Safe Pet Travel On Water

It is the time of the year for a lot of fun, family things.  Picnics, laying out at the pool, hiking, things that involve the whole family.  The four pawed family members as well.

 When you think of going by air, or jumping in the car/boat/rv to start your adventure, you always make sure you have what is needed to keep your family safe, comfortable and healthy.  The same needs to be done for the pets.

 The next couple of blogs I do will be going over tips to keep in mind when traveling with your pets.  I will be letting you know safety tips for traveling with your pets in the car, on a boat, in a recreational vehicle and by air.  Today will be boating.


 Before you leave, call SILVERMARK (1-800-659-7363) or log on to Pets Best pet insurance ( to buy your pet insurance.  We can make sure you have just the policy you need, to be there when you need it. 

  •  Do a little research:  call to make sure that wherever you’re heading allows pets and ask about their policies, as many require that you keep them on a leash and don’t leave them alone.
  • Get ID tags:  Outfit your pets with up to date ID tags with your cell phone number, marina address and slip numbers.  If there is room, consider including that you’ll offer a reward for their safe return.  Now might be a good time to consider a microchip be implanted in your pet for easy identification.
  • Bring along their health records:  bring along copies of your pets’ health records and vaccinations.  Some marinas and camping spots require this kind of documentation.  Now is a good time to ask your Vet their recommendation for fighting seasickness.
  • Prepare a doggie bag:  Pack a bag so you’re prepared for anything.  Stock it with things like cleaning supplies, a towel or travel bed so your pets have a place to rest or sleep onboard, portable bowls, food and water, a pet first aid kit (see below), and lots of toys.
  • Assist their doggie paddle:  Fit your pets with a personal flotation device, or life jacket.  Find one with a lifting handle to make it easy and safe to lift your pets from the water.  Give them time on land to get used to wearing it.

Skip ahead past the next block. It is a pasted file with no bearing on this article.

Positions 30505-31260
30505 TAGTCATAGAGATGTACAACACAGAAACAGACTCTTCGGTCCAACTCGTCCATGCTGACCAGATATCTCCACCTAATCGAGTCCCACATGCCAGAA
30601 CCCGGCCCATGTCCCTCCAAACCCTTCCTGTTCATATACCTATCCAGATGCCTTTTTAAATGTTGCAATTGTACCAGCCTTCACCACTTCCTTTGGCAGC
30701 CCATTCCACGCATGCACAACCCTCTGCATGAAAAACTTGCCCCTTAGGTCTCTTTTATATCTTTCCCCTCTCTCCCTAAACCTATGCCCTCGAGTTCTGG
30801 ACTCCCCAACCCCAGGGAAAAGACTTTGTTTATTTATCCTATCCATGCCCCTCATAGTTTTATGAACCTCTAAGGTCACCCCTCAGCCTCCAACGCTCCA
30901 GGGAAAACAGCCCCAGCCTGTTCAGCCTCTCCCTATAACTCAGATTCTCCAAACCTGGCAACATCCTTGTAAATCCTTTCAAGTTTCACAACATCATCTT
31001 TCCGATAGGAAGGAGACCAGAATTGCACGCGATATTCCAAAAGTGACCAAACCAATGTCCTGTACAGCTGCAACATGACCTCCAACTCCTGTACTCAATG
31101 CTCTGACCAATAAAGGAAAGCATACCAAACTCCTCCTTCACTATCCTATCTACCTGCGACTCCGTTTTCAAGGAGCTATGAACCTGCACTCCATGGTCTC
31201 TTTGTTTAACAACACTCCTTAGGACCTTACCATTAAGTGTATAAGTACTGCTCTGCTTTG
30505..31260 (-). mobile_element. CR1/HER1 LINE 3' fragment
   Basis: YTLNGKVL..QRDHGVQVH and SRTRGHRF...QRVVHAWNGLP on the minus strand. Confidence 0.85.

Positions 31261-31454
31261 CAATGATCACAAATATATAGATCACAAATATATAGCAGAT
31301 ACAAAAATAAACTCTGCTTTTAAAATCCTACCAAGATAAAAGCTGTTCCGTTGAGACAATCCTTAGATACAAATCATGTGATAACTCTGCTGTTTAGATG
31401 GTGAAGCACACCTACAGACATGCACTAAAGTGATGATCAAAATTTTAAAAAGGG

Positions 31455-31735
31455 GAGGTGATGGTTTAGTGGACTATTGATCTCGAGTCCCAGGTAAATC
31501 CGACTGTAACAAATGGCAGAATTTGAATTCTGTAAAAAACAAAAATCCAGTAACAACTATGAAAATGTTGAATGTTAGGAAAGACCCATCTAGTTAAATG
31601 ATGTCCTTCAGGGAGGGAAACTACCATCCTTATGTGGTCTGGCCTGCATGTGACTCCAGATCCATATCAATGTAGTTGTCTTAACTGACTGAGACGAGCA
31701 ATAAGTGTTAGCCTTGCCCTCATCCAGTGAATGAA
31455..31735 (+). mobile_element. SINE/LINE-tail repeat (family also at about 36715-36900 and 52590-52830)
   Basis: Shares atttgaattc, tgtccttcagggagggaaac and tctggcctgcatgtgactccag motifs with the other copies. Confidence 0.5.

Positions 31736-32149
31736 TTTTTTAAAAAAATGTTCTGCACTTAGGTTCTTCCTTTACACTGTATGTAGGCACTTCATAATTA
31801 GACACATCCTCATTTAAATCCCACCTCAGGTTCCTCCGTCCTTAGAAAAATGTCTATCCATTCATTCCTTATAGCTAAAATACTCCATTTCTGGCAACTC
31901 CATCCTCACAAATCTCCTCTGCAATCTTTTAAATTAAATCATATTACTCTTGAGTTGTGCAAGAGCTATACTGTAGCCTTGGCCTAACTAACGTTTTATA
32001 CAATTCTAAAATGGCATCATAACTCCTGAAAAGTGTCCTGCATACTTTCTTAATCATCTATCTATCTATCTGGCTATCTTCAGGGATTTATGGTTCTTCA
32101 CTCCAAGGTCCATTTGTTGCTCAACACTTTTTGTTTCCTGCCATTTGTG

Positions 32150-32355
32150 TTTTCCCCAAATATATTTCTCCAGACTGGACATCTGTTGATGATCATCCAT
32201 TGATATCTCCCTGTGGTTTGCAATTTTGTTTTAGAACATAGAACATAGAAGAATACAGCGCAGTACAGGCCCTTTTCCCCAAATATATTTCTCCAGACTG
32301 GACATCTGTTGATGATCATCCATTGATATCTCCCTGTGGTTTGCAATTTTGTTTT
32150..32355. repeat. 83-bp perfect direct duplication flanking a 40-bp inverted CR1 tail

• Before you leave home give them plenty of food, water and exercise.


  •  Help them get their sea legs:  Gradually introduce your pets to your boat and the water.  Give your pets a chance to explore their surroundings while the boat is docked.  Turn on the engine so they get accustomed to its sound, smell and feel.  If possible, take short cruises and gradually build up to longer trips.
  • Clear the deck:  Store away any potentially toxic or dangerous materials (e.g., cleaning materials, fuel, hooks, etc.).
  • Ramp it up:  Give your pets a helping hand with a ramp that helps them get on-board and off.  Use the ramp both from the dock and from the water.
  • Cool it down:  Protect your pets from the heat by providing shade and plenty of water.  Wash the deck with cool water to protect their paws.  If the deck is wet, you might lay a towel to cut down on “slip and slide”.
  • Watch for wooziness:  If your pets are overly tired or disoriented, seasickness might be to blame.  Some vets recommend giving them ginger or medication.  Ask your vet before giving you pets anything.
  • Prepare a potty:  If you can’t make regular stops, make provisions so your pets can go to the bathroom on board.  For cats, bring a litter box.  For dogs, you can buy a portable doggie potty that simulates grass.

 Recommended Pet First-Aid Kit

This is for a basic pet first-aid kit. For convenience, you may want to make one for your home and another for your car. It is also a suitable Disaster Preparedness kit.

  • Sterile gauze pads (3″ x 3″ and 2″ X 2″) and gauze bandage rolls (1″ and 2″)
  • First-aid adhesive tape, 1″ roll
  • Cotton swabs (Q-tips®)
  • Tweezers
  • Scissors
  • Plastic freezer/sandwich bags
  • Small bottle of 3% hydrogen peroxide
  • Styptic pencil or cornstarch (stems blood flow from minor cuts)
  • Antibacterial ointment
  • Antiseptic cleansing wipes
  • Kaopectate® or Pepto-Bismol®
  • A current pet first-aid book
  • Eyewash
  • Eyedropper
  • Mineral oil (a lubricant and laxative when given by mouth)
  • Digital or rectal thermometer in a plastic case
  • Leather work gloves (to protect you from being bitten)
  • Latex gloves
  • Leash
  • Thin rope
  • Splint materials (tongue depressor, 12-inch wooden ruler or thick magazine)

Place the contents in a plastic storage box, tackle box or coffee can with lid.

This should get you going!  SILVERMARK hopes you drive safely, have fun and show us the pictures when you get home!  1-800-659-7363

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